The first biography of Missy Meloney, the most important woman you've never heard of
Marie "Missy" Mattingly Meloney was born in 1878, in an America where women couldn't vote. Yet she recognized the power that women held as consumers and family decision-makers, and persuaded male publishers and politicians to take them seriously. Over the course of her life as a journalist, magazine editor-in-chief, and political advisor, Missy created the idea of the female demographic. After the passage of the 19th Amendment she encouraged candidates to engage with and appeal to women directly. In this role, she advised Presidents from Hoover and Coolidge to FDR. By the time she died in 1943, women were a recognized political force to be reckoned with.
In this groundbreaking biography, historian Julie Des Jardins restores Missy to her rightful place in American history.
About the Author
Julie Des Jardins holds a PhD in American Women's and Gender History from Brown and until 2014 was a full professor of history at Baruch College, CUNY. She has taught at Harvard, Macalester, Tufts, and currently sits on the Advisory Council of National Women's History Museum in Washington, D.C. The author of four critically-acclaimed books (including a volume on Lillian Gilbreth for Westview's Lives of American Women series, edited by Carol Berkin), she regularly writes for academic journalsand has written for the Smithsonian Magazine and Salon, and lectures widely on gender in America. Des Jardins lives in San Carlos, California.
"The first biography of Marie Mattingly Meloney... opens our eyes to a woman who should be a household name."—Kirkus Reviews (starred)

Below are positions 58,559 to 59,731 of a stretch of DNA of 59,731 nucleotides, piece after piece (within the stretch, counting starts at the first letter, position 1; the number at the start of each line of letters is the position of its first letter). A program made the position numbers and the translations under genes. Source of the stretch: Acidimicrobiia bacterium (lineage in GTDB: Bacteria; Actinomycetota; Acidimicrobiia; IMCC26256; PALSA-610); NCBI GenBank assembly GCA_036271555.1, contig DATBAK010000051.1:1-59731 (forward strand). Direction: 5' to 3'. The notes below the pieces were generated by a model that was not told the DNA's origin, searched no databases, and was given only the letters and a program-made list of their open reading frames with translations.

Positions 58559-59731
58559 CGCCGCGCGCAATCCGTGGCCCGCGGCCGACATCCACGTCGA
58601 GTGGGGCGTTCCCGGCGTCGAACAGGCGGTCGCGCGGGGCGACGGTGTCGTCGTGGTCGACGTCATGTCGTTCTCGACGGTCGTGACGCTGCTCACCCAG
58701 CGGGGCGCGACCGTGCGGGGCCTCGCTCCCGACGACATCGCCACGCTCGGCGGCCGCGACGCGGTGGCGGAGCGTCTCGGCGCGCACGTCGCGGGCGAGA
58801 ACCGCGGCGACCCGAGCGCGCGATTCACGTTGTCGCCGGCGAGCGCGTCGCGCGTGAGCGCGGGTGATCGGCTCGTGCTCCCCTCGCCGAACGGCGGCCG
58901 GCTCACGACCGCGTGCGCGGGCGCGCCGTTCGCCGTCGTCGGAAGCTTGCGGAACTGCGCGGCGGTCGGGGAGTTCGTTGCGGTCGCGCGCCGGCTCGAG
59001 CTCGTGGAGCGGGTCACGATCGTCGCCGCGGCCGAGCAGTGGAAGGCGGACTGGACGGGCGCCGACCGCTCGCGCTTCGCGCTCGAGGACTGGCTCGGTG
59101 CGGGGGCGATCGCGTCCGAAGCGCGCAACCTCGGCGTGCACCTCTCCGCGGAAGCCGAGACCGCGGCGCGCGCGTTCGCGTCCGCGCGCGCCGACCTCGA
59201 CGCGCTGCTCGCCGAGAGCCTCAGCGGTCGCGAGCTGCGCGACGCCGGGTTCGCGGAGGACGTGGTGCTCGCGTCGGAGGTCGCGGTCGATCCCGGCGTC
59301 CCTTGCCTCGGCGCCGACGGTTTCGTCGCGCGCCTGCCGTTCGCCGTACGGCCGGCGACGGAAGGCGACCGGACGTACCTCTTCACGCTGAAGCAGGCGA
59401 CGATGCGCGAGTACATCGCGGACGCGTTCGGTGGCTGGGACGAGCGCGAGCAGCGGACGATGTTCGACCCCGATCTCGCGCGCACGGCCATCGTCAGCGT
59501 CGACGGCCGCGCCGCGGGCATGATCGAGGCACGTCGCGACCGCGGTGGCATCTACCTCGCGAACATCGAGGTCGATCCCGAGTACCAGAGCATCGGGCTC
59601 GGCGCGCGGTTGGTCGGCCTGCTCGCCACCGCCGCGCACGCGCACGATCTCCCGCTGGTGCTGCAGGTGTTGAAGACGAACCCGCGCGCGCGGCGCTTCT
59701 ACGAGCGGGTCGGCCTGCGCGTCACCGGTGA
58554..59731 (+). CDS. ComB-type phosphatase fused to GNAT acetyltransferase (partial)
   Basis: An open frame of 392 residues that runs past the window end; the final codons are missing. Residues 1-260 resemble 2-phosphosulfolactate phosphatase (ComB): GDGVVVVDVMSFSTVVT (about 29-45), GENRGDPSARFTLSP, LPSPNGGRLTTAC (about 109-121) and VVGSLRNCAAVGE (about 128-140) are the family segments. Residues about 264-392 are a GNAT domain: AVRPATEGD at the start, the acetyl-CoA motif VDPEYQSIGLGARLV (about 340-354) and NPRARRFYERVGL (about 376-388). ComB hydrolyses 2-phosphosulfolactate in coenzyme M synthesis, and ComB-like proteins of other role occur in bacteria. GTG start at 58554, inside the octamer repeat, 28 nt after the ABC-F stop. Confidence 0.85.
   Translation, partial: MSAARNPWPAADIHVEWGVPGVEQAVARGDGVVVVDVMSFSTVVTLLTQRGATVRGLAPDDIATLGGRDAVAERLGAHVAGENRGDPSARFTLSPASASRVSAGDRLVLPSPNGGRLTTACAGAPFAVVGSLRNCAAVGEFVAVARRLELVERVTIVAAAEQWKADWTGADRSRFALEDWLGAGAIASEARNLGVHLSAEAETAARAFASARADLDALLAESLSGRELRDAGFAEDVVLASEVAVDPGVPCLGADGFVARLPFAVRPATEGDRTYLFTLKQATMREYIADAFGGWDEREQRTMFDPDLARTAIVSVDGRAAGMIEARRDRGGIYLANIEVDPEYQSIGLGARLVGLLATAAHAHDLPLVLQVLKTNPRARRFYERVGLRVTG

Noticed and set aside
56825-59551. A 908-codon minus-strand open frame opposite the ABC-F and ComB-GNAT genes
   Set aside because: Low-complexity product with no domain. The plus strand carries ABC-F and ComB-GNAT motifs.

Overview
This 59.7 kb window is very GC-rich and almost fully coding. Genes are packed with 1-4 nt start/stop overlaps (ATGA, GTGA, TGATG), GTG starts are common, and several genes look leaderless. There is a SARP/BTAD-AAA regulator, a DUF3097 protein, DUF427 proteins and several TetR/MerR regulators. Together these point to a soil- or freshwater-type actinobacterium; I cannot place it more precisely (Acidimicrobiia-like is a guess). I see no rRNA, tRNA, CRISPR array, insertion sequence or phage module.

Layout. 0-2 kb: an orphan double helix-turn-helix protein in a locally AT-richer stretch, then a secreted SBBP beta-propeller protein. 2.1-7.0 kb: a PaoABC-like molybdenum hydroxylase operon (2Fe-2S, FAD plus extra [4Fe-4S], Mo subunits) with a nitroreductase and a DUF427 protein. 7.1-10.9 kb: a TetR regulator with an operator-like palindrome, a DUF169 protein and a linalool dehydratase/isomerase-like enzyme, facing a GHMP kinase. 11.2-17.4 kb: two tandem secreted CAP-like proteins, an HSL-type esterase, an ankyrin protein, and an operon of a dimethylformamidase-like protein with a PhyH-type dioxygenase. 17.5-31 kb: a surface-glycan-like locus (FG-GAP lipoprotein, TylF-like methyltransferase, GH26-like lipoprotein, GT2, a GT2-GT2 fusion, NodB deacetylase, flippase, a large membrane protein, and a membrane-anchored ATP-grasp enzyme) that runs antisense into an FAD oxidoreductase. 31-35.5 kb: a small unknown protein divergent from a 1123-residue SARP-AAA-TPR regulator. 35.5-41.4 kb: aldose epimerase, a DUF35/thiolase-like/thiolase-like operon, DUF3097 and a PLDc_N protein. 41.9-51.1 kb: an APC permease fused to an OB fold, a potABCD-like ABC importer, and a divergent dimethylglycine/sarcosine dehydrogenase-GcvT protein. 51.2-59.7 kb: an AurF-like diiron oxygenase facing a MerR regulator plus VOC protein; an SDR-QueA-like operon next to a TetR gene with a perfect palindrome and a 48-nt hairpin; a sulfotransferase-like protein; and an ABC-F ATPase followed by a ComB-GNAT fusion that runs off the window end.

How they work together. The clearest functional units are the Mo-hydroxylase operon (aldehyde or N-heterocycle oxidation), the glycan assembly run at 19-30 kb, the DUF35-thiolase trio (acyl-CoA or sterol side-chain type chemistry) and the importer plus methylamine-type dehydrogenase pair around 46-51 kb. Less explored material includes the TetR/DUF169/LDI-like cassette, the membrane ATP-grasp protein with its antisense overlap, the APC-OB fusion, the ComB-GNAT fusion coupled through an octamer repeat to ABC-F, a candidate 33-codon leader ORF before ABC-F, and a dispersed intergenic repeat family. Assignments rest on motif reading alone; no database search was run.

"A meticulously researched and readable biography that will engage readers interested in women's history and journalism, and in 20th-century social reform."—Library Journal
"Des Jardins makes a convincing case for Meloney's crucial role in showing American women how to flex their political muscle. Readers interested in women's issues will find this to be a valuable contribution to the subject."— Publishers Weekly
"JulieDes Jardins brings her considerable skill and
insight to a biography of Missy Meloney, a pioneering newspaper editor, an
advisor to presidents and policy makers, a friend to Eleanor Roosevelt and
Herbert Hoover, and a mentor to artists, writers, and scientists
throughout the first half of the 20th century. Des Jardins explores the impact
of a gender ideology that forced women like Meloney to couch their
unprecedented achievements in the male public sphere as feminine sacrifice. In this compelling
study, Des Jardins brings Missy Meloney out of the shadows and allows her at
last the public acclaim she deserves."—Carol Berkin, Presidential Professor of History, Emerita, CUNY and editor of the series Lives of American Women
was a uniquely powerful woman-and she used that power not to advance her own
career (impressive as it was), but to advance the careers of other women and
the causes they cared most deeply about. Her fingerprints are all over
early 20th century politics, mass media, and popular culture
but we are only now seeing them thanks to Julie Des Jardins's intimate and
groundbreaking biography."—Susan Ware, author of Why They Marched: Untold Stories of the Women Who Fought for the Right to Vote
"Julie Des Jardins has done a fine job conjuring Missy Meloney as a force of nature and championing a woman who was herself a champion -- especially of strong women. As a journalist, editor, and publicist, Meloney was skilled at diverting attention toward others, yet in American Queenmaker, Des Jardins has placed Meloney at center stage."—Susan Quinn, author of Marie Curie: A Life and Eleanor and Hick: The Love Affair that Shaped a First Lady